“I have really enjoyed having a bigger project to work on. I have participated in all events of this academic year, and this 3-day innovation camp has been even more enjoyable than the 2-day ones because we have been able to settle in here somehow, and we haven’t had to leave for home the next day. Here we have been able to use creativity, learn perseverance, and also develop our own social skills. We have worked every day in our own mixed group, which includes both Finnish-speaking and Swedish-speaking students from different schools. Competition against other teams has been challenging but fun.”

Helmi worked in the same team with Petra Vänttilä and Irina Smed (Oulun Suomalaisen Yhteiskoulun lukio), who were participating for the first time. Both Petra and Irina highlighted that there was plenty of program, and there was no shortage of activities. Irina was happy about the themes the teams discussed with young people from different regions:

“I am participating for the first time, and it has been really nice to immediately start doing various things with new people. I have especially enjoyed discussing topics that we usually don’t talk about in everyday life. It has been nice to have shared activities here, but also some free time in between.”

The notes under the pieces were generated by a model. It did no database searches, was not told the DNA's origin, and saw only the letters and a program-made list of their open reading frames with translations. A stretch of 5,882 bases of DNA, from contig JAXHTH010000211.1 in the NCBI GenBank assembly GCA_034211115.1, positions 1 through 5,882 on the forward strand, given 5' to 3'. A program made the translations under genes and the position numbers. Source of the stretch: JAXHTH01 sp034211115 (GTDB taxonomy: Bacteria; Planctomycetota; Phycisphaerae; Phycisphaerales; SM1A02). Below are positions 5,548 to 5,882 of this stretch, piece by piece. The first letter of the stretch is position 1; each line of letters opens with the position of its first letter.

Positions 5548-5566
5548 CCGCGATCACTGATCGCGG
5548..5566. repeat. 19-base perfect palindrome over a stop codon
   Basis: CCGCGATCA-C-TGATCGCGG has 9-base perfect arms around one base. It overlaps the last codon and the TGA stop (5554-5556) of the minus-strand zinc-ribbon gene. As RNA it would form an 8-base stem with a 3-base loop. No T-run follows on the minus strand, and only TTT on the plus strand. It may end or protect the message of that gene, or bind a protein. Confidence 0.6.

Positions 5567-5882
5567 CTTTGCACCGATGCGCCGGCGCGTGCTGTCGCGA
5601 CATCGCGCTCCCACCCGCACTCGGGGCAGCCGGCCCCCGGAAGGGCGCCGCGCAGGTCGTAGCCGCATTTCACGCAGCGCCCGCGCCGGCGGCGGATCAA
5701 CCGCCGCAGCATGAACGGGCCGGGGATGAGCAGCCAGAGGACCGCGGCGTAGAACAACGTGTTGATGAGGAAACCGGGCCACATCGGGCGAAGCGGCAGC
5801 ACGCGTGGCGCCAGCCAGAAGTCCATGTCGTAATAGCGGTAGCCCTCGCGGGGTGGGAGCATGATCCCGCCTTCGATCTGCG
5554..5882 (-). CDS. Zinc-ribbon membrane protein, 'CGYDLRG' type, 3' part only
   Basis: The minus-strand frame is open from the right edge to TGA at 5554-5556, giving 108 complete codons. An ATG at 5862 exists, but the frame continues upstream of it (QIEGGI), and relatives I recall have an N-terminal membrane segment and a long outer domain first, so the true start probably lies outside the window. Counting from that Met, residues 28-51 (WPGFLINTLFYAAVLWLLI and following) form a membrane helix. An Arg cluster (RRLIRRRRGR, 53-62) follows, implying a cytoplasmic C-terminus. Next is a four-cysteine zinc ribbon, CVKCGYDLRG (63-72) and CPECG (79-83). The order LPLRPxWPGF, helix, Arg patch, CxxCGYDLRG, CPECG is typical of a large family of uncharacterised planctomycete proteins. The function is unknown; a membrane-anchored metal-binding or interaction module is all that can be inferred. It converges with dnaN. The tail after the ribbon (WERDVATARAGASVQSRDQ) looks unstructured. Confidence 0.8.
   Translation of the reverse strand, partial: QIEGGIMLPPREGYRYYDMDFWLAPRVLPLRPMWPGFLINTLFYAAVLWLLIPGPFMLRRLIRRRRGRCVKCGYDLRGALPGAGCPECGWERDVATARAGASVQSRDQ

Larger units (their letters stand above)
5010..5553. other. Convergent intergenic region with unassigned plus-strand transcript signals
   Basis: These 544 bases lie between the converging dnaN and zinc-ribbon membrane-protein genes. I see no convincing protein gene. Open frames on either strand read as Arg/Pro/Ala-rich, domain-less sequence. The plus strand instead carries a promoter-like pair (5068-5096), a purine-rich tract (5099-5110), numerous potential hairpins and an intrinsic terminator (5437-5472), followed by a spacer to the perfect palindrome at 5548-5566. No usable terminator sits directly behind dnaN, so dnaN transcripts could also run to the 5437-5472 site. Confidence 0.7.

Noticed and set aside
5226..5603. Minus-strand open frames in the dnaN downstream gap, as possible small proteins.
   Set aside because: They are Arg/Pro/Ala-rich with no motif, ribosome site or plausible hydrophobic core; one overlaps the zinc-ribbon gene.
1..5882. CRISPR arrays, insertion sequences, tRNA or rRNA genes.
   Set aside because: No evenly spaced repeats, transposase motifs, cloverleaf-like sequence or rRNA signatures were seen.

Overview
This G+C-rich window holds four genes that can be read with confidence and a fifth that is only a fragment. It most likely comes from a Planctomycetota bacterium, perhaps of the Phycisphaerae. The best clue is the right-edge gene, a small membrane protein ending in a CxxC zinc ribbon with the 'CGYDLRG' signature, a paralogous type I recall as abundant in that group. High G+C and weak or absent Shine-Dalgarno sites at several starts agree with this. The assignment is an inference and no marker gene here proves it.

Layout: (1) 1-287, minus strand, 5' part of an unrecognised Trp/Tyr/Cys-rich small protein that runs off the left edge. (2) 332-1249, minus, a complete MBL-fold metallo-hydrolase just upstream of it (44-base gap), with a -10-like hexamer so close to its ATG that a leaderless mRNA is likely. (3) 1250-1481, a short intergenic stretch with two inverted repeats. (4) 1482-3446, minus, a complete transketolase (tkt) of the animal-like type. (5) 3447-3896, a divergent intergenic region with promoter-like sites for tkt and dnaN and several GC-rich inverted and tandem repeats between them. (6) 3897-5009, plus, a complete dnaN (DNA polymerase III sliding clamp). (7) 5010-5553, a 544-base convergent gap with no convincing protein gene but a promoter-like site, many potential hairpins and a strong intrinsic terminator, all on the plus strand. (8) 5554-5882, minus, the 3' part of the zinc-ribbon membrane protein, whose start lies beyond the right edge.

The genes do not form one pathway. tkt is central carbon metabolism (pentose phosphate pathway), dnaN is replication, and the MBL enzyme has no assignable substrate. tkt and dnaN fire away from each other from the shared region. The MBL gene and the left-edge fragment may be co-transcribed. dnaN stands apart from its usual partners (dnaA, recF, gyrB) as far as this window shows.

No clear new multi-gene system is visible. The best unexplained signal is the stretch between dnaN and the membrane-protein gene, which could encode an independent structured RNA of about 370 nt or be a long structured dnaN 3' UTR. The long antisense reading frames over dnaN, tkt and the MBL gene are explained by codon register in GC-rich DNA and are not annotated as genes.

For many participating students, this was a new experience working in mixed groups with Swedish and Finnish students: “These have been exciting days; we have met other students and made international contacts. It was good for the task to be able to discuss things from different perspectives,” summarized Vocational College Lappia students Iida Lukkarila, Miku Ukonaho, and Jerry Rantala. Eleanor Hannu and Filippa Mäki (Gränsälvsgymnasiet, Övertorneå) echoed similar thoughts: